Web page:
Gordon & Bill Straith - 1920
Gordon & Bill Straith - 1920
Gordon is the son of William and the father of Dean
Collection of Dean Straith, 8-31-08
Grandson of William A. Straith

from Dean Straith, 9-3-08
Grandson of William A. Straith
1891. William P.A. Straith, born November 9, 1891, North Keppel, Ontario. Moved to Winnipeg approximately 1900.
1908. Built and flew the first airplan 8, 8, 1908. Continued to build and fly early experimental aircraft through 1920.
1918. Owned and operated Western elevator and Motor Co., Winnipeg.
1921. Managed Canadian Airport from 1921 to 1927 using three AVRO 506 K aircraft.
1928. Built Mallard biplane in 1928 with some thought of marketing a very successful aircraft.
1931. Employed by Northwest Airlines, September 1931, as a first pilot.
          Flew Madison to Chicago.
          Flew from Fargo to Winnipeg and Bismark to 1933
1933. Flew Billings to Spokane, 1933 to 1934
1934. Flew Spokane to Seattle, 1934 to 1937
1937. Made inagural flight, Trans Canada Airlines, 1937 to 1941
          Blind Flying Instructor, Chief Pilot instructor and Western Division Superintendant.
1941. Aero Observer School #5, Winnipeg, 1941 to 1944.
1944. Worked as Ooperation Manager for a South American Airline in Bogota, Columbia.
          Aero Insurance Underwriter, 1944 to 1947.
          Flight Safety Engineer and Underwriter.
1947. Was killed while flying a company AT-6 aircraft at Raton, New Mexico. Probable cause of accident was due to anoxia from           flying at high altitude without oxygen.

Canada's Pioneers
     An EB historian has been at work in Canada. The December 1939 issue of Canadian Aviation publishes little-known facts about Canadian pilot training in the "Last Great War," by Frank H. Ellis. This he follows with "Early Echoes" in the March 1940 issue.
     He mentions our own "Fritz" Ericson and the manufacture of "Canucks" (Curtiss JNs) in his yarn. And then publishes illustrations of scale models of the first six airplanes in Canada's history---the Red Wing, flown by "Casey" Baldwin at Lake Keuka, 1908; McCurdy's Silver Dart of 1909, the first airplane to be flown in Canada; a tractor biplane designed, built and flown in Vancouver (1910-11) by William Templeton, William McMullen and Winston Templeton; a Curtiss pusher purchased by EB William Stark, , of Vancouver, and flown by him 1912-15; the two-seater, dual-controlled pusher biplane designed, built and flown by William A. Straith in Winnipeg prior to the last war and a single-seater Curtiss-type pusher constructed and flown by EB Author Frank H. Ellis and Thomas G. Blakely in Calgary, Alverta, 1914-15.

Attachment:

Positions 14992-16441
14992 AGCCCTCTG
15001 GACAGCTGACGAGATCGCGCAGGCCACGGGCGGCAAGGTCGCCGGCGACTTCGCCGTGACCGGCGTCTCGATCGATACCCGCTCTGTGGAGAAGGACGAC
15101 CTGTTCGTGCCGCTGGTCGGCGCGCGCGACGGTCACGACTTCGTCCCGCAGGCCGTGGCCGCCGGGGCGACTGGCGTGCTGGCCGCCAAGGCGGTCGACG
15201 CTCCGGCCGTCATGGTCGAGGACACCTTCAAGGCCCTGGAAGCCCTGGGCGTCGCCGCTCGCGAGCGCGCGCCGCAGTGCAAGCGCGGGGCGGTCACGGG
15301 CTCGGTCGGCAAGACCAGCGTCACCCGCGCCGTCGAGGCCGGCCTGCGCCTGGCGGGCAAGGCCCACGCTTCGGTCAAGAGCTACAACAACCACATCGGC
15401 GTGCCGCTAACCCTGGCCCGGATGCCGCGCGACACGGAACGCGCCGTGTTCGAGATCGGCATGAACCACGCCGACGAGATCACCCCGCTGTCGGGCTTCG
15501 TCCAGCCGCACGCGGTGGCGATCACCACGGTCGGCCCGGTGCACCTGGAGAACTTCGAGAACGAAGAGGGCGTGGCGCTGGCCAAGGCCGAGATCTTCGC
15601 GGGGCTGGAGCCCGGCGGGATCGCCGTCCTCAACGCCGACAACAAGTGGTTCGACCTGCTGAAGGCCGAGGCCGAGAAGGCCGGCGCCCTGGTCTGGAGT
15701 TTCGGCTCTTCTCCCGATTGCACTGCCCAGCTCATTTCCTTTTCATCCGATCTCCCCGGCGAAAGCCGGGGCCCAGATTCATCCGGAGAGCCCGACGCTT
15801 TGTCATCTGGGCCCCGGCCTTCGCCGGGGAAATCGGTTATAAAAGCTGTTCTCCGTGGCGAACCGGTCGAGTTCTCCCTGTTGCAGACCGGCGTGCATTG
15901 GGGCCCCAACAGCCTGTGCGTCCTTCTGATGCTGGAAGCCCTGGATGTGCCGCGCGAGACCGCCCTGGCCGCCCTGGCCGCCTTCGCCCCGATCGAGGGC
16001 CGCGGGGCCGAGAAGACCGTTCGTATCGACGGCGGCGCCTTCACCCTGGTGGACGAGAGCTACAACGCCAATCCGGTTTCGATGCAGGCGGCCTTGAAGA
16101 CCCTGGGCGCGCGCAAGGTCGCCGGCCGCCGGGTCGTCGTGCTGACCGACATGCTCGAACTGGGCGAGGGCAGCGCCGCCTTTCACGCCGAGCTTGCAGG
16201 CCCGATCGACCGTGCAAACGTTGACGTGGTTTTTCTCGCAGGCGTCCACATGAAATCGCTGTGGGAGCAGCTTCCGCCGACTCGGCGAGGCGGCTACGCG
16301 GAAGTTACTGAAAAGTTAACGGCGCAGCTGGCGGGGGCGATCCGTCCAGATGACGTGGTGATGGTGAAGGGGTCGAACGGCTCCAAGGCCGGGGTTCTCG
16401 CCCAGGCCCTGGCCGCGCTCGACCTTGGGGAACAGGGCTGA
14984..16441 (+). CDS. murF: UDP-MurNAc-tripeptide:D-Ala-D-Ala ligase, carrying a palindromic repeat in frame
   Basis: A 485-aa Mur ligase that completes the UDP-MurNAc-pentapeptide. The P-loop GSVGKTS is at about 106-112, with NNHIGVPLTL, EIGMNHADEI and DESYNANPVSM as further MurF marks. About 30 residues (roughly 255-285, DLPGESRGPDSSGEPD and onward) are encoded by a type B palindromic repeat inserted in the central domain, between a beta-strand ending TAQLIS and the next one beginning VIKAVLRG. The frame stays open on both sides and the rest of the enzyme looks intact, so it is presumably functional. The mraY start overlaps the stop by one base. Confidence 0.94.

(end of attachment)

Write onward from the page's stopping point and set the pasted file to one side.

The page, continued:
And then there is the detailed story "Pioneer Flying in British Columbia," again by Ellis, published at considerable length in the British Columbia Historical Quarterly for October, 1939
     Here is the full tale of every Early Bird who ever flew in British Columbia (1910-1914--- Charles K. Hamilton (with his Aerial Clipper), J. C. Mars (with his airship), Alys McKey, William Stark, John M. Bryant, William McMullen, William Templeton, Winston Templeton, C. F. Walsh, P. O. Parmalee, Clifford Turpin, James V. Martin, Glenn L. Martin and Weldon B. Cooke.
     With this start, one presumes he can depend on Author Ellis to complete the history of the pioneers of Canadian aeronautics.
     After that, there's the United States to be covered. Authors, arise!
courtesy of Steve Remington - CollectAir

Winnipeg Tribune


       PLANE BUILDER DIES: Bill Straith, widely-known western flier who was killed Friday in a plane crash in New Mexico, was the first man to design and build a plane in Winnipeg. He is shown above beside the first plane he turned out in 1928  
Bill Straith,
Veteran Flyer,
Dies in Crash
     William (Bill) Straith, 56, one of the most prominent flyers in western Canada, was killed Friday in a plan crash in New Mexico, according to word received by his sister, Miss A. Louise Straith, Ste. 4, 314 Beverly st.
     No details of the accident were available Friday.
     "Bill" Straith began his flying career before 1910 when he built and flew his own aircraft. In 1928, as managing diredctor of Canadian Aircraft company, he designed, built and flew, the first aircraft to be contstructed in Winnipeg. Later he put on the first display of fireworks, from an airplane in flight, ever seen in Winnipeg.
     In 1937 he took over the duries of chief pilot instructor for T.A.C. after spending seven years as a pilot for Northwest Airlines in the United States. Three years later he became district traffic manager for T.C.A. , Winnipeg. In November of the same year he was appointed operations manager of No. 5 Air Observers school in Winnipeg.
     Collegiate at Owen Sound, He was then employed by the Bell Telephone company and the O-- Sound Municipal Light and Power Company until 1910, and he came to Winnipeg.
     From 1910 until 1914, he was with the Otis Fenson Elevator Company here. He was mechanical superintendent for the Boyd Electric Company, Brandon, from 1914 to 1915, then returned to Winnipeg to Join McLean and Co., mechanical engineers. After less than a year with this firm, he took a position with the Pioneer Motor and Elevator Co.
     In 1918 he formed his own firm, the Western Elevator and Motor Co.
     He held various offices with organizations in Winnipeg including vice-president of the Metal Trades council; member of the execu-- of the Manufacturers association, prairie division; president of the Electrical association; president Winnipeg Contractor Dealer association. He was also a Mason and member of the I.O.O.F.
     He is survived by his widow and two sons in Seattle.


Straith Family
Contributed by Dean Straith, 9-4-08

     My dad's name: Gordon Straith, wife: Willadean Straith, sons: Dean Straith and Stephen Straith and daughter: Sheryl Anne Straith (Deceased).
Best regards,

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